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I am doing check engine light diagnosis on my 2015 Nissan Sentra. Here the ODB Scanner Report

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Based on report - It says MAF sensor wiring (it might be bad) I have tested my MAF sensor wiring by starting the car and unplugging the wire. If the engine shuts down, then there is no problem with the wiring. For my case Engine has shut down as soon as wiring has removed. Not a wiring issue [I have come to know this via YouTube] correct me if am wrong or share me a DIY video of how to check this.

And as a Standard safety check earlier few days back there was issue sensor, facing sudden acceleration issues (even though no force applied gas petal). I cleaned it with an airflow cleaner. then on highway drives, check engine light has gone off.

So, this time i have also cleaned my airflow sensor.

Another thing this report says is about Cam shaft sensor bad, but based on my research if that sensor goes bad, for my car the car won't even start until sensor has been replaced & cleared the code. In my case my car starts fine & runs smoothly.

Another thing to look at it has controller area Network line malfunction - it means it has issue with ECM and ECM needs to be reprogrammed something like that [This is something only Nissan dealers can do it. and fairly expensive]

Any suggestions on how to proceed further, just worried if this minor issue can be high cost later. Do I need to take this to the Nissan mechanic for diagnosis because it might require ECM reprogramming. check engine light is ON for more than 2 months now.

If the fix is simple, then it doesn't make spending too many bucks for that. And doing DIY might be ideal

Note: I have noticed few changes like engine running high RPM on idle, its a bit more lound than usual and drop in fuel economy. And I feel for high RPM - throttle body cleaning is required. and for engine performce - engine oil might needs to be changed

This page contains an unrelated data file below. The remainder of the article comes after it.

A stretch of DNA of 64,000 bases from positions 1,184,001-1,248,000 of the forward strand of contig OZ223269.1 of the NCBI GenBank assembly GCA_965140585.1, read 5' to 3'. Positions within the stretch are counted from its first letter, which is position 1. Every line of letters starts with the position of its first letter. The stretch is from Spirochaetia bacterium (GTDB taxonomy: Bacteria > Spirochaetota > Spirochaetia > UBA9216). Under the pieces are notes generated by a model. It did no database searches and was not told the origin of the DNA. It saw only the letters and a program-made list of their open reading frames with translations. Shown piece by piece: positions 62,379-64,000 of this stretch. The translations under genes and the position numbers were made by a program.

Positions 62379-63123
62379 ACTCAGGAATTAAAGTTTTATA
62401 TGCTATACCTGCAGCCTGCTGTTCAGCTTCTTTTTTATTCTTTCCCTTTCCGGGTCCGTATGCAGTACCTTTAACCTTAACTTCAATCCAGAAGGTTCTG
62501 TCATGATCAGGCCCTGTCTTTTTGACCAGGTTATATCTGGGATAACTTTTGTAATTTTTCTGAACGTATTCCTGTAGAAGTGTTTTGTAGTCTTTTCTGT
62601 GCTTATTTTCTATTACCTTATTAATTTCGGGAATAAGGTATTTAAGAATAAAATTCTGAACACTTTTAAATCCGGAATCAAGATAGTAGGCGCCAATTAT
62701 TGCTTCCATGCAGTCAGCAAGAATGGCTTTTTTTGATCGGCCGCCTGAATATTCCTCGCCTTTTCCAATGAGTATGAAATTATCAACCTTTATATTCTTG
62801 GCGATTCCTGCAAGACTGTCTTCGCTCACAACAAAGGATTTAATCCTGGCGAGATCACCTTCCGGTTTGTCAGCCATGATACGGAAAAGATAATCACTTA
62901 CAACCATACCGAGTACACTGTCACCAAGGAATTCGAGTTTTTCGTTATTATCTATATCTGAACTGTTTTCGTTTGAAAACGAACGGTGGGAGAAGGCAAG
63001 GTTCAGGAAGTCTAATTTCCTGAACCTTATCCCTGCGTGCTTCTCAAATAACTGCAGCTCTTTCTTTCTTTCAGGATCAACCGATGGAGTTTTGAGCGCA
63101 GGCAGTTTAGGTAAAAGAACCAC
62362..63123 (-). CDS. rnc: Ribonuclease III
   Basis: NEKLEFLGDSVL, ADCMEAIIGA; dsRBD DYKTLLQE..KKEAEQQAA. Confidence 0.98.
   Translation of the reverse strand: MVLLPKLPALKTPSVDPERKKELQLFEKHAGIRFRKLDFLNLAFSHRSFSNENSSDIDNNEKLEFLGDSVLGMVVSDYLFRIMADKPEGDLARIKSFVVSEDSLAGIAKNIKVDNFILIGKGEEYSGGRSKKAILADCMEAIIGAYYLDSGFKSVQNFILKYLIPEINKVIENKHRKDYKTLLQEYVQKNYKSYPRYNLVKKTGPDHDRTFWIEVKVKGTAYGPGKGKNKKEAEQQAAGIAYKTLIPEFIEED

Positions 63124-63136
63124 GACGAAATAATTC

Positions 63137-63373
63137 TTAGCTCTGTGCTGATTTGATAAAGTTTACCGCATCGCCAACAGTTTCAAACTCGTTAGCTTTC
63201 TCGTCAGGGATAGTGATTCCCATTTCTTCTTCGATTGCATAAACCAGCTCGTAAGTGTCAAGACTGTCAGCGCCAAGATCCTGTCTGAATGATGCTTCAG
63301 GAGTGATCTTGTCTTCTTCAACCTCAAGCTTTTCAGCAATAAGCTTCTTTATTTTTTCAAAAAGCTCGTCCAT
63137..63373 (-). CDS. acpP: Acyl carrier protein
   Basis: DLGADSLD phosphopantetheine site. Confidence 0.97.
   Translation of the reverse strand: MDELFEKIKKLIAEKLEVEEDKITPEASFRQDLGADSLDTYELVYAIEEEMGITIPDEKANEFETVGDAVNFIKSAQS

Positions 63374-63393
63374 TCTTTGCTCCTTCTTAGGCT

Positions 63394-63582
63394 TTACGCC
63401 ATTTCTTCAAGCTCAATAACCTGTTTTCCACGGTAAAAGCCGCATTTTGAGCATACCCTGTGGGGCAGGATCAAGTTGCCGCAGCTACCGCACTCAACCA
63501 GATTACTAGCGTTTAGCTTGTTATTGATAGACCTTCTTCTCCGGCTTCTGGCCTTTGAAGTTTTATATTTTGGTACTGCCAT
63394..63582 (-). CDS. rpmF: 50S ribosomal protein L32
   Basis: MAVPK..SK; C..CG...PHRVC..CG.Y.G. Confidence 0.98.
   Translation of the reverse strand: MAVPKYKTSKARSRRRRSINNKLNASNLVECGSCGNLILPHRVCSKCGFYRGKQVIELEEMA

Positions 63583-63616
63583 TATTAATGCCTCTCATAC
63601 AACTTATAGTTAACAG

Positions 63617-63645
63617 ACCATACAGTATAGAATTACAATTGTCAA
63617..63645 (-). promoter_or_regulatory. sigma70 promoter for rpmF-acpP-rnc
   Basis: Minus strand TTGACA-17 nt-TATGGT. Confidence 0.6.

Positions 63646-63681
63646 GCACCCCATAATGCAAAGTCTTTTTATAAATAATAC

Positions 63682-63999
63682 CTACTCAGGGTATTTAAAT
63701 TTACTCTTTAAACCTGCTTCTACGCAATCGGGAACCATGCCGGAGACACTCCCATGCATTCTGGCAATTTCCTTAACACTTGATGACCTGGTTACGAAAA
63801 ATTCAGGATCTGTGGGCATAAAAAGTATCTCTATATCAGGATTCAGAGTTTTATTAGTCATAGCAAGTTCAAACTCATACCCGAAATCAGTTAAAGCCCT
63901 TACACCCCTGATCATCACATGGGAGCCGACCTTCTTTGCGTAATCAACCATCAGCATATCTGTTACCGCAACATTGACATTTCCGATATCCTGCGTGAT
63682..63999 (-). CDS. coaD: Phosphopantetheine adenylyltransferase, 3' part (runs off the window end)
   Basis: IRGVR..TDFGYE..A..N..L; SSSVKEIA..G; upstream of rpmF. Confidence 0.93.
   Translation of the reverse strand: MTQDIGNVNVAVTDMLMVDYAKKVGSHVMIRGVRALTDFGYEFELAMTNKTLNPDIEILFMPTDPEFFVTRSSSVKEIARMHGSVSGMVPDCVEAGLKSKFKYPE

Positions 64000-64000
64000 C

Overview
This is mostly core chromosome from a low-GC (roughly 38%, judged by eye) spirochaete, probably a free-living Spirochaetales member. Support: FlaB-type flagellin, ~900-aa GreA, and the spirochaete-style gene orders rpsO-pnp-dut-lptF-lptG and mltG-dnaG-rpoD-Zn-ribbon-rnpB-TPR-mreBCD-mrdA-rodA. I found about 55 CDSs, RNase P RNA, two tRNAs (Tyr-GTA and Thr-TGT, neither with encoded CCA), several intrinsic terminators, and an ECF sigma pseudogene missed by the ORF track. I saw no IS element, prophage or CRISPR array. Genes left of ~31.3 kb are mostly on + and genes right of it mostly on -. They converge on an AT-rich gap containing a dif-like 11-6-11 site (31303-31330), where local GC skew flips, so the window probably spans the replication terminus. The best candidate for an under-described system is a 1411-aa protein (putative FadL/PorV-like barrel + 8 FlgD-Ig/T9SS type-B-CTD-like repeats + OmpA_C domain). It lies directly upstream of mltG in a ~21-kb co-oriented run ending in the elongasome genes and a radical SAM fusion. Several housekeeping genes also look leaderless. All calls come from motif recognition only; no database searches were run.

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  • Have you recently reset all of the error codes to make sure that these ones are current, or could these be from a long time ago?
    – HandyHowie
    Commented Oct 10, 2023 at 6:41

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The first step in electronics diagnosis is to make sure your starting and charging systems are functioning properly. Don't waste time and money chasing problems that may not be there. C1109 suggests there are problems with the battery output. Maybe there is, maybe there's not but this is the first step. Before you do anything have your battery and charging system checked and then proceed diagnosing with a fully charged battery. Many times the ECU will report false codes when it's in low voltage.

The next step is to verify the other codes. One way to do this is to clear the codes and see which ones if any come back. The codes may have already been cleared when you checked or repaired the charging system because unhooking the battery clears the codes also. Then you may have to wait for the codes to reappear. But this time you no that false codes from a bad voltage supply isn't there.

Because you've had performance issues I'd expect some codes to return. Remember though that some communication codes show up simply because of scanner compatibility issues. Some codes will not return unless the vehicle is driven for a while, so give it a short ride before you post back here with your new list of codes.

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